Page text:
The project of quitting alcohol is driven by a need to gain control of my life and a desire for some kind of emotional stability. That is what might be gained from doing the project; the reward that comes from no longer drinking alcohol. But there is also something that is lost, I think. Something that I cannot really figure out how to align with a life of serene sobriety (…if what is something that can ever be achieved…). And that is the intense sense of freedom that I sometimes experience after having consumed large quantities of alcohol. Even during the latter years when alcohol increasingly became associated with something that was fundamentally wrong, drunkenness could still generate a fleeting sense of absolute freedom and joy. For a brief moment in time, the world was charged with euphoric energy that seemed to unhinge and relax every tightly held assumption and idea about how things were supposed to operate. And so, suddenly, everything was possible. Everything at once.
While I do focus on and appreciate everything that I gain from quitting alcohol, I cannot get rid of the feeling that I have also lost something valuable. If I were to compare with something else that might generate a similar sensation, the only thing I can think of would be abstinence from sex. Suddenly an immense void of sheer meaninglessness would be at the heart of my well-functioning and highly organised adult life. And I really don’t want that.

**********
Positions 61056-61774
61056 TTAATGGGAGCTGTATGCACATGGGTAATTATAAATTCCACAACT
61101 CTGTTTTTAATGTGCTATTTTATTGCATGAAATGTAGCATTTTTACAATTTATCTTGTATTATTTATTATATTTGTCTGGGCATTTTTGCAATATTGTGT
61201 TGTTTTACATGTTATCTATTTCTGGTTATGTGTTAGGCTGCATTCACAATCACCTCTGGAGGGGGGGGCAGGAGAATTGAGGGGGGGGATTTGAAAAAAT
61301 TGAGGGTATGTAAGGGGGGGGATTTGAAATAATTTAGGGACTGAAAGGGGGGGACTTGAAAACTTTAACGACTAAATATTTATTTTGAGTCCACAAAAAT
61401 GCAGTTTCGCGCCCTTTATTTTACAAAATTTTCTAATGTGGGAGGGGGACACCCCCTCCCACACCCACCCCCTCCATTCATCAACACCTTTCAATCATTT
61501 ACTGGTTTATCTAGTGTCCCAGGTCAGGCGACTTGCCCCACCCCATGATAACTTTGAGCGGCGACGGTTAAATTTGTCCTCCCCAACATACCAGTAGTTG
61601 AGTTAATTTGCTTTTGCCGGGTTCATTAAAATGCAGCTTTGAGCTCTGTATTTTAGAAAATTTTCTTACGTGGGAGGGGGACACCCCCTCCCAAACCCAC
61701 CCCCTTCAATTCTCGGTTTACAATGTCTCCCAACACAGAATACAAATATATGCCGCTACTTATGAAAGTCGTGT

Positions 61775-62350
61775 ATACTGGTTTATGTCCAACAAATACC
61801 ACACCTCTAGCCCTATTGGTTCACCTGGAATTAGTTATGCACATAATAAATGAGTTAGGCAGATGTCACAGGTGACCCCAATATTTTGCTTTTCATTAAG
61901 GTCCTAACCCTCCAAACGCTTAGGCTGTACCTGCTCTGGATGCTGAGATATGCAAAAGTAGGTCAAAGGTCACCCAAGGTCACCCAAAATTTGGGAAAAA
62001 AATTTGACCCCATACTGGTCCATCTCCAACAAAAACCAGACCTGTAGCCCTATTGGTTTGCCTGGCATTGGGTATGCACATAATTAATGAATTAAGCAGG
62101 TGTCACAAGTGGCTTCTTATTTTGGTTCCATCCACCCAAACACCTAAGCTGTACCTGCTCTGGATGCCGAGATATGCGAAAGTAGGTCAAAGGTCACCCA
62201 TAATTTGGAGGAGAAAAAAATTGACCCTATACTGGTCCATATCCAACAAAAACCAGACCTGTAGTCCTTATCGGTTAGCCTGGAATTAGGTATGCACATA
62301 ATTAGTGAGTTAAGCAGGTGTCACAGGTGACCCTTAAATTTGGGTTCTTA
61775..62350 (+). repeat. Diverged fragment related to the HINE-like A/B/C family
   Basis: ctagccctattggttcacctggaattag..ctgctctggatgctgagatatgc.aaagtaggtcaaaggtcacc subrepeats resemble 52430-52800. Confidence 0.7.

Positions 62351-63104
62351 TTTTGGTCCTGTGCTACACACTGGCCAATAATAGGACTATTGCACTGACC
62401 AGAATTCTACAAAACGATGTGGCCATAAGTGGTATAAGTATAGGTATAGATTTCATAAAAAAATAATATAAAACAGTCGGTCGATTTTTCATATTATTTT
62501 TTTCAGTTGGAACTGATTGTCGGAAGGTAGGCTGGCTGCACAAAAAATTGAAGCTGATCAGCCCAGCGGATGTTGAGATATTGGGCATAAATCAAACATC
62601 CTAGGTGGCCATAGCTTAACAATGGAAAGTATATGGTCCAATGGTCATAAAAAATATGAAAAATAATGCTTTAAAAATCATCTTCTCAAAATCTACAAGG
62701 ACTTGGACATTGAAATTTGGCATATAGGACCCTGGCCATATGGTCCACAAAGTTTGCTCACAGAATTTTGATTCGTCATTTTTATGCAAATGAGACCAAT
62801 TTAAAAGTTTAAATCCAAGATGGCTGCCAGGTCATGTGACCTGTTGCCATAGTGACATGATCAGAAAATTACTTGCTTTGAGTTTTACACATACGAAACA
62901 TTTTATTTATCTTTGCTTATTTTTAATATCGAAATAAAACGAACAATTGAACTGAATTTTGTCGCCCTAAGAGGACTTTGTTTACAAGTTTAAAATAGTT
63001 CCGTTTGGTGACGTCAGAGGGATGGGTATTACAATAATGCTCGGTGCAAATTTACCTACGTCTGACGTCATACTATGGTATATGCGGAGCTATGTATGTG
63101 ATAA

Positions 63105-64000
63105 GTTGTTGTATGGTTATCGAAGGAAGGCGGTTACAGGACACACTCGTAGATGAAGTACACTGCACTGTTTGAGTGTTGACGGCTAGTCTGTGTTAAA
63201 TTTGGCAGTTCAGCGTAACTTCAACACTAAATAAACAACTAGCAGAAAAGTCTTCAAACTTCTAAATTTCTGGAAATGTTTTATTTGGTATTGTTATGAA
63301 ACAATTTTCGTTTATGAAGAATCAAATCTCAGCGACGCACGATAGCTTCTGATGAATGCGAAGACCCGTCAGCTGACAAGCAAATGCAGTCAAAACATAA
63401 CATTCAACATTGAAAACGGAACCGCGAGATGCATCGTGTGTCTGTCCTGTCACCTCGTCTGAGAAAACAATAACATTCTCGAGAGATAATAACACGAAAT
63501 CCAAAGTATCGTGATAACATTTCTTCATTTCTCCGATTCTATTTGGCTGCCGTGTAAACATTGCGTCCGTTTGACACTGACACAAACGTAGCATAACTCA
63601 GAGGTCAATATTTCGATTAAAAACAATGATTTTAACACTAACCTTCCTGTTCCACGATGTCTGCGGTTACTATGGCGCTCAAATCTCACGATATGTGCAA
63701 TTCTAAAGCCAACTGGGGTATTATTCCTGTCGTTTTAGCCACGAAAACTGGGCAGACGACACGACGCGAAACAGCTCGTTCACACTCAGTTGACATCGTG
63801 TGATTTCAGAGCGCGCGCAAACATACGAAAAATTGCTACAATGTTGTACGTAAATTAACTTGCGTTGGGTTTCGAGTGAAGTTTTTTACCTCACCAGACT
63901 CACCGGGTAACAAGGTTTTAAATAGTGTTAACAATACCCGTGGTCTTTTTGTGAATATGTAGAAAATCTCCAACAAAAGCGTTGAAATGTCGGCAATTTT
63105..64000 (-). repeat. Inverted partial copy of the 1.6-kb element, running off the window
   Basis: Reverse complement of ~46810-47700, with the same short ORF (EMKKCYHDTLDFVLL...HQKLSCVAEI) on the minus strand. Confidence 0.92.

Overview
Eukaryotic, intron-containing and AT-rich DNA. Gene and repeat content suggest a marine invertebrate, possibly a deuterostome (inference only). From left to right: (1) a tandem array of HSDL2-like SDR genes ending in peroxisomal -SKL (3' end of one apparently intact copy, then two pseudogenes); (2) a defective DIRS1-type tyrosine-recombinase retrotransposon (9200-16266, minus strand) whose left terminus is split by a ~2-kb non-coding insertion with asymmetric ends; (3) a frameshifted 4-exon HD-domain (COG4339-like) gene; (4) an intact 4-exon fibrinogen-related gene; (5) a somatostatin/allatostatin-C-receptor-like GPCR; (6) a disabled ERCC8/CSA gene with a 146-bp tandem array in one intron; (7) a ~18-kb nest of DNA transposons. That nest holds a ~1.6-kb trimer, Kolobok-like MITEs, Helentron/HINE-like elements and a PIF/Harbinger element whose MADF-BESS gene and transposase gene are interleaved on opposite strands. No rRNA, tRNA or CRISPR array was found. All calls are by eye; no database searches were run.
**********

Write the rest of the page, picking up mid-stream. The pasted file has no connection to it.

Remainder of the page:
I have been thinking a lot about why it is that alcohol produces this sense of absolute freedom and joy – other than because it numbs the emotional infrastructure, of course. I am still not really sure but I think it has to do with the sense of honesty and directness that sometimes arises from consuming alcohol. In my everyday life I am overly concerned about producing a version of myself that people want. I don’t do this in order to please everybody but, rather, to confirm the image that I think exists of me. That is also why the version that I produce of myself might confront or challenge people on their opinons and ideas. Because that might be part of what it is that people expect of me. But when I am drunk, I often feel that conversations become much more honest and direct. The more I drink, the more honesty there is. And this is not just about myself. I also feel that those around me - who are also drunk - get more honest and become more true to themselves. I often experience such conversations, which are often just brief encounters at parties partially drowned by the massive sound coming from nearby speakers, as moments of absolute freedom and joy. Right there in that moment, I feel that I am the person I should be: Completely honest and immersed in the enjoyment of the moment. And staggeringly drunk.
I don’t know what to do about the feeling of loss. If I am absolutely honest – as honest as I can be without alcohol – it feels like I have prevented myself from accessing one of the most important realms of my life. Something that has previously allowed me to momentarily relieve myself of my thoughts and simply enjoy the sensation of being me. Somehow I have to figure out what to do about that.